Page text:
A trend across media at the moment, perhaps largely underground, is the construction of works whose primary goal is to take certain subject matters, concepts, or structures to their logical conclusions, and in this practice have a sort of meta-level conversation with the audience. The Reality Event: Game is very much in this vein. The show takes the concept of a TV broadcast gameshow and elevates it to its sociopathic extreme.

And rather than offer any direct opinions regarding this concept, Game seems more concerned with making its audience feel. And what you do feel, for the most part, is discomfort. Whether it’s the horrific imagery of a dildo with thumbtacks on it, or the vile smoothie-creation segment, or the part with all the milk—yeah, Game is gonna make you squirm. And this is a good thing. After all, gameshows are a form of entertainment that traditionally profit off other people’s discomfort and misfortune. It’s a genre that operates, for the most part, on a currency of schadenfreude. Punishment and reward, with the audience gazing on from in front of their TV screens at home.

But in Game it’s different. You’re in the space but you’re not. You’re closer than you are when you watch TV, but you’re not that close. And this creates a sort of emotional dysmorphia as you’re asked to pick another side the moment your designated contestant loses and is punished by The Wheel of Shame—and sure enough, without a second thought you jump aboard someone else’s train, just like you do when you’re watching Masterchef. Because deep down the audience loves the losses as much as they love the wins—it’s a strange sense of selective empathy, and Game really latches onto that constructed feeling and dives deep down into it, whether the audience knows it or not.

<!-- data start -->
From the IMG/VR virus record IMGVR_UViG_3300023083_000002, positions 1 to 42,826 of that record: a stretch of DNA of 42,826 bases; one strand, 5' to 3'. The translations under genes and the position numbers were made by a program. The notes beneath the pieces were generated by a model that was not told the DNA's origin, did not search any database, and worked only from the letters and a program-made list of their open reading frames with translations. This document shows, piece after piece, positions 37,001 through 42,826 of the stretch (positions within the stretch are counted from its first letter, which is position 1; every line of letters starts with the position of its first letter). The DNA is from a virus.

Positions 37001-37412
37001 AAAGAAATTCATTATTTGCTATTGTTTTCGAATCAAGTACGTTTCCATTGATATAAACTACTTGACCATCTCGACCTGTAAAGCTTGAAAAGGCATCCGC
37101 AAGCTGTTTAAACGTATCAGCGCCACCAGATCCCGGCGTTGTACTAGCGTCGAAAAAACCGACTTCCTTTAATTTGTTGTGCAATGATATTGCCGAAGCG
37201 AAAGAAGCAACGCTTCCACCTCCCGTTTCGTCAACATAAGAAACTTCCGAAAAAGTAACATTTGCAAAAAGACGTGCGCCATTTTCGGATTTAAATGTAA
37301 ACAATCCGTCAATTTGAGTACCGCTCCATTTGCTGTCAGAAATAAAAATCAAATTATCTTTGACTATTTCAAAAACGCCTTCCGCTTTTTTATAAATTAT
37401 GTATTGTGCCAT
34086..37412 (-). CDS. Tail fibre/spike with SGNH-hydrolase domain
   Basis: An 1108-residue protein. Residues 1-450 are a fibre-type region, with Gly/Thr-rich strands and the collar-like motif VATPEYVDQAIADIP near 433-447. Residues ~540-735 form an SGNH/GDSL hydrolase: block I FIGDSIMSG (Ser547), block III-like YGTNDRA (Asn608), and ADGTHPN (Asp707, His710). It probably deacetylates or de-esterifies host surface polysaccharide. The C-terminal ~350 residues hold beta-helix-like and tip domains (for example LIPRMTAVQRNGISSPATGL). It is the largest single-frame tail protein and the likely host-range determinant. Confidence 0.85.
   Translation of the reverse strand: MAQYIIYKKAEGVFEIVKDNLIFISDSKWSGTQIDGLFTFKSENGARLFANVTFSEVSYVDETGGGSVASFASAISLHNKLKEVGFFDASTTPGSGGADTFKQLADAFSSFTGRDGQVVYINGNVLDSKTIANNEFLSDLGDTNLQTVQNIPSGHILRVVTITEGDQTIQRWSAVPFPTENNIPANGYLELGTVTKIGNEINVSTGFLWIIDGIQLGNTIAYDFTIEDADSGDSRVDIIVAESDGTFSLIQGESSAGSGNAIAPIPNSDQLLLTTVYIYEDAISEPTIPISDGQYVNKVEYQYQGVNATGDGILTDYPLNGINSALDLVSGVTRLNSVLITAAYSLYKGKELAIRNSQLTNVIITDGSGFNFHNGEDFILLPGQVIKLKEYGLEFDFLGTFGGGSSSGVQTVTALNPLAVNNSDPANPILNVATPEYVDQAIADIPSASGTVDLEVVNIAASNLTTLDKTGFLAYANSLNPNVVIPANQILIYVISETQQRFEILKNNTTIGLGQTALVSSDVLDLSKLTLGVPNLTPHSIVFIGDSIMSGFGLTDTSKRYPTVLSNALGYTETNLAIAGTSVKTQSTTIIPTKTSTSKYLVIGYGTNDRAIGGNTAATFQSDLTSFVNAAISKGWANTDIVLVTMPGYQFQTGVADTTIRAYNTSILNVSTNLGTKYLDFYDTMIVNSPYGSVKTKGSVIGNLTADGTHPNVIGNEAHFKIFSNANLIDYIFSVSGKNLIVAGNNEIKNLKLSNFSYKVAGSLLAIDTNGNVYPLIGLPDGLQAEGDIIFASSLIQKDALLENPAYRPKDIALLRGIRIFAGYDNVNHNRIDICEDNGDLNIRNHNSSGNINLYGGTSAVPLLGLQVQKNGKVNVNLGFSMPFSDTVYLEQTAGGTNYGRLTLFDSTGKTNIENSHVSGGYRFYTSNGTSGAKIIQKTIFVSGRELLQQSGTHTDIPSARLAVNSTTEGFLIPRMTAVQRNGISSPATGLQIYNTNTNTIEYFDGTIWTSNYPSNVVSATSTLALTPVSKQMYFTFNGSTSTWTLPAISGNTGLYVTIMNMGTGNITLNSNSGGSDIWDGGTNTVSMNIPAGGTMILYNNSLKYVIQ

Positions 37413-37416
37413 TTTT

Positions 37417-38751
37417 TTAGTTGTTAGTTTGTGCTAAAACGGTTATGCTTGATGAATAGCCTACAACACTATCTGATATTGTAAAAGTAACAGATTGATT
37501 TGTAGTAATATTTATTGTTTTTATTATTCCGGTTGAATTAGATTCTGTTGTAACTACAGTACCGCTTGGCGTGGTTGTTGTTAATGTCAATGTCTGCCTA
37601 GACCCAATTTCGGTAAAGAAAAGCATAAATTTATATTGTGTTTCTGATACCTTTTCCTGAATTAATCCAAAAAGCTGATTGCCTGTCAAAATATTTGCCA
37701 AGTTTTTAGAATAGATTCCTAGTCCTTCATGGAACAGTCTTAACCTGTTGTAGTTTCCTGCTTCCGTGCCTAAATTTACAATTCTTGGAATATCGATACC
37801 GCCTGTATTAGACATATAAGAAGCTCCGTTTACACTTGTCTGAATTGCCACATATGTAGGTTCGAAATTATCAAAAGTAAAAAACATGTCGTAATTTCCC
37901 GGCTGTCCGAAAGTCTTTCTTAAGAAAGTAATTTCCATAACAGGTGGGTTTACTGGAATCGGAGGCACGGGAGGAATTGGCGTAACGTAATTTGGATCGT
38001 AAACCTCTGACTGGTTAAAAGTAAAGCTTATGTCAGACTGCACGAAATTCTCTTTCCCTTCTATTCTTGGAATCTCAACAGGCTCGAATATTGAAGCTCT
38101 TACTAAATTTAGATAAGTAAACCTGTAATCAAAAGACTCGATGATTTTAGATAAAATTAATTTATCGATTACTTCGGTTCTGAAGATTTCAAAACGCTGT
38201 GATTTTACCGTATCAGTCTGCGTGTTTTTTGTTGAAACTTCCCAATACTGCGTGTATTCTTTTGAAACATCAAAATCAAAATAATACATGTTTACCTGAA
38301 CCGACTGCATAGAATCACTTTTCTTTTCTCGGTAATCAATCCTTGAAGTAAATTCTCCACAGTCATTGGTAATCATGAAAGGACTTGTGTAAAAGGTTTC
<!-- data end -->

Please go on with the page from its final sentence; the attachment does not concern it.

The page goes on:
But for all its thematic successes I had some problems with the show’s execution, largely regarding the performers. Some of the cast play themselves as very self-referential, mentioning previous times that they’ve played these gameshow segments together. For instance they reference the time one of them punched the other, the time one of them vomited, and so on. If all the characters did this, it wouldn’t be so problematic—but then there are those onstage who keep a straight and serious face the whole time, clearly intent on playing a role. I found this contrast more cheapening of the experience more than I’d have liked—and often the show felt to me like just a bunch of friends having a crazy time together, rather than a constructed, purposeful piece.

But then again, at the end of the day Game is fun. It is. And maybe its unstructured nature is functioning as a sorta counterpoint to the show’s other half, Suicide, which I’ll be seeing next week. And maybe the sick feeling in my stomach followed by the grin on my face was enough, because I was truly in the moment then, even if after that moment was over I felt the show holding up that little bit less.

Purchase your tickets to Game here.
This review is based on the reviewer’s experience of the performance on May 12.